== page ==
How to Reduce 401k Fees
Excessive 401k Fees
401k Fees Are Excessive
401k fees are stealing our future.
401k fees will cost the average American couple almost $155,000 by the time they retire, according to research firm Demos. This loss will represent about 30% of this average couple's retirement account balance.
By taking a few easy steps now, we can reduce these excessive 401k fees and reclaim our future.
How Much Do 401k Fees Lower Savings?
Assume you save $10,000 per year in your 401k retirement account for 40 years, and earn an average annual return of 7%. How much will 401k fees reduce your retirement nest egg?
Annual 401k Fee
Total 401k Balance
Choose Low-Cost Index Funds
A worker who makes $75,000 per year and saves 8% of that annually in his 401k would lose 11.6 years worth of savings over his career, according to HR-consulting firm Towers Watson. Since the median expense ratio of mutual funds in 401k accounts was 1.27% in 2010 according to Demos, this worker would lose more than 11.6 years worth of his savings!
Thus, one of the most effective ways to reduce 401k fees is to review the investment options in your 401k plan, and choose only options with low expense ratios. Look for low-cost index funds which simply track an index such as the Standard & Poor's 500. Also look at retirement date funds. The performance of low-cost index funds compares favorably with most actively-managed funds.
As an example of the effectiveness of choosing low-cost index funds for your 401k, the Towers Watson study found the hypothetical worker above would lose only 2.8 years worth of savings if he choose a target-date fund with a 0.2% expense ratio.
Steer Clear of Insurance Products
Some 401k plans (and 403b plans for public employees) offer complicated insurance products such as variable annuities. Variable annuities are usually not appropriate for 401k investments since one of their most valuable features--tax deferral--is redundant to the tax-deferred nature of 401k plans. Variable annuities also typically have high fees of 2% or even higher, which reduce long-run returns substantially.
Awareness of 401k Fees
Do you know how much you pay in 401k fees?
Most people have never stopped to consider how much they are paying in 401k fees. Indeed, despite the fact that everyone pays 401k fees, an AARP survey conducted in 2011 found that a staggering 71% of participants believe that they are paying no 401k fees!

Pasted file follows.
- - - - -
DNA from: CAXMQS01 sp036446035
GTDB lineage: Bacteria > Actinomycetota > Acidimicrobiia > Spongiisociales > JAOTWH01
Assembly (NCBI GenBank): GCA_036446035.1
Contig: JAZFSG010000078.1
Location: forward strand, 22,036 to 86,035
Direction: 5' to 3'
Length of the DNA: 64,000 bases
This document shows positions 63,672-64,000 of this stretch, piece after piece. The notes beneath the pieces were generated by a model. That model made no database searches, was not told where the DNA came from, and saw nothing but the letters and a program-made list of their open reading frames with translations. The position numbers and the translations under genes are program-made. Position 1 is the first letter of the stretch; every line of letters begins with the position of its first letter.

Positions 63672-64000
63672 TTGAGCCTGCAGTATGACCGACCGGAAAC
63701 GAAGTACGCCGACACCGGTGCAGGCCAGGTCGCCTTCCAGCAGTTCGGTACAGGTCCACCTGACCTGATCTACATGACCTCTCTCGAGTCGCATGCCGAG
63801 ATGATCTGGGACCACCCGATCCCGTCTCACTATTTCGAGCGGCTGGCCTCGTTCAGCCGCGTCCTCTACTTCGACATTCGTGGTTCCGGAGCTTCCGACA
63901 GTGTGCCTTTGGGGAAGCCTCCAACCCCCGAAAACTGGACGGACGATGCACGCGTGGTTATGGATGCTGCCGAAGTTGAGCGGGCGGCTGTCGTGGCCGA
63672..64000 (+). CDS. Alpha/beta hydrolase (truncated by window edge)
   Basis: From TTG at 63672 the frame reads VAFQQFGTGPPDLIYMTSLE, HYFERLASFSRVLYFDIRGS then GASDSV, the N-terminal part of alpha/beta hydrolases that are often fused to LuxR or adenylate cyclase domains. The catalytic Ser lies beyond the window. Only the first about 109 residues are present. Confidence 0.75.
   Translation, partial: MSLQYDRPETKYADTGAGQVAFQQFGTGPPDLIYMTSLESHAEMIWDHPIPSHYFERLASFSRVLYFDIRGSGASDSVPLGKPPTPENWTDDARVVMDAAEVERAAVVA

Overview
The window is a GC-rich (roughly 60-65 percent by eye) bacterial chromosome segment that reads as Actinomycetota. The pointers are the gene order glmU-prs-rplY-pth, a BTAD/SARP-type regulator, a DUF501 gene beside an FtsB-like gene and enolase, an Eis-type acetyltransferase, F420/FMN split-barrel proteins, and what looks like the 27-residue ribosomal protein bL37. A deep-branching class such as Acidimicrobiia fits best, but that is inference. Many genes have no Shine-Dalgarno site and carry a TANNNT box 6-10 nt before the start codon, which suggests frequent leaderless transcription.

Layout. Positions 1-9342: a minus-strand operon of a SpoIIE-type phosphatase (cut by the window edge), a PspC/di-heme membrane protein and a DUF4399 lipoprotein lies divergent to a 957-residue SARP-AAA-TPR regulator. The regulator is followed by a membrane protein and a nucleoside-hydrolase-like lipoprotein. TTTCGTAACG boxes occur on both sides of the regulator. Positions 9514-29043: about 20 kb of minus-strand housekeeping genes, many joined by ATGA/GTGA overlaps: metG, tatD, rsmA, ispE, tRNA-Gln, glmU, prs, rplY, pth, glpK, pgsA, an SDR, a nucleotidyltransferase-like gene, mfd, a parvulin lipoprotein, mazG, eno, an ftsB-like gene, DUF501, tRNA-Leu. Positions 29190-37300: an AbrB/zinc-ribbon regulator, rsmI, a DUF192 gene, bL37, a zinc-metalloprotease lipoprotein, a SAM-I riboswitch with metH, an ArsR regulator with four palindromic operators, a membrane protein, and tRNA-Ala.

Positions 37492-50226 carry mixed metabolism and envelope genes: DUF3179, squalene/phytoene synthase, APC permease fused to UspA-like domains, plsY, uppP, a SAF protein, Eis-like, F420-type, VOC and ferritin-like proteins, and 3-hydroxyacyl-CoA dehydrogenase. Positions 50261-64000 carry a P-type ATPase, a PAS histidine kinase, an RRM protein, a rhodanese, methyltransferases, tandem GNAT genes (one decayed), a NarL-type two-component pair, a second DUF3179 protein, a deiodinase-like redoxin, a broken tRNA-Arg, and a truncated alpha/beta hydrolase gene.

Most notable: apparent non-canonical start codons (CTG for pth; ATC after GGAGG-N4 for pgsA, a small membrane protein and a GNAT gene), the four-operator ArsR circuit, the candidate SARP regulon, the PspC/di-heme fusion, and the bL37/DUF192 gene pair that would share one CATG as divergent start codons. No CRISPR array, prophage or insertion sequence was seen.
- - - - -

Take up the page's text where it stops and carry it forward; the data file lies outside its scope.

Avoid Paying Sales Charges, 12b-1 Fees, Surrender Fees
Before choosing any investment option in your 401k, review the plan materials to see if there are any sales charges such as loads or commissions. For example, some plans may charge a 3% up-front load for any contribution into a specific mutual fund. Most 401k plans offer enough no-load and no-commission options that there is no need to waste money by paying loads or commissions.
Also review the plan materials to see if you'll be charged any other fee(s) for buying an investment, such as 12b-1 or surrender fees. You can usually find good alternatives without these extra fees.
Consider an IRA
Individual Retirement Accounts (IRAs) typically provide many more investment choices than 401k plans, and many of these investment choices have lower fees.
Thus, consider rolling your 401k assets into an IRA whenever you switch employers. Also, consider contributing to an IRA instead of a 401k if the IRA's investment options are lower cost. Just be sure to contribute enough to the 401k to get any employer match, which will more than offset high fees.
Don't Borrow from Your 401k
There are many reasons to avoid borrowing from your 401k, including the need to repay the loan with after-tax dollars, the need to repay the loan within 60 days if you lose your job, and the loss of interest on the borrowed money. Another disadvantage is that you may need to pay an individual service fee for borrowing the money.
Don't Trade Excessively
The Demos study also found trading costs in 401k plans average 1.2% per year, which is equivalent to the median expense ratio of 401k mutual funds. Thus, avoid trading excessively in your 401k. Even if you don't pay these trading costs directly, they will be passed along to the 401k members.
Studies also find most individual investors hurt their investment returns by buying stocks when prices are high and selling them when prices are low, which is the opposite of the desired buy-low and sell-high. Thus, a better option is to set up an automatic rebalancing plan for your 401k. Choose your desired allocations for your 401k portfolio (e.g., 60% stocks, 40% bonds), and then set up a plan to automatically rebalance your portfolio to this allocation at a periodic interval (e.g., annually).
Ask Your Employer to Add Lower-Cost Funds
If your employer's 401k plan offers only high-cost investment options, ask your HR people to review the plan and look for lower-cost options. The world of 401k plans is very complicated, and studies have found that even HR people are often unfamiliar with the fee structure of their own 401k plans.
Other Retirement Articles
- How to Find Retirement Money and Pensions from Past Employers
You may be entitled to thousands of dollars from old retirement plans with former employers. You only need to follow a few simple steps to claim this money.
- How Much Do You Need to Retire?
The commonly accepted rule says a retiree needs to replace a percentage of his pre-retirement income to retire comfortably. This rule is likely to lead savers to delay retirement beyond the point where they could retire comfortably.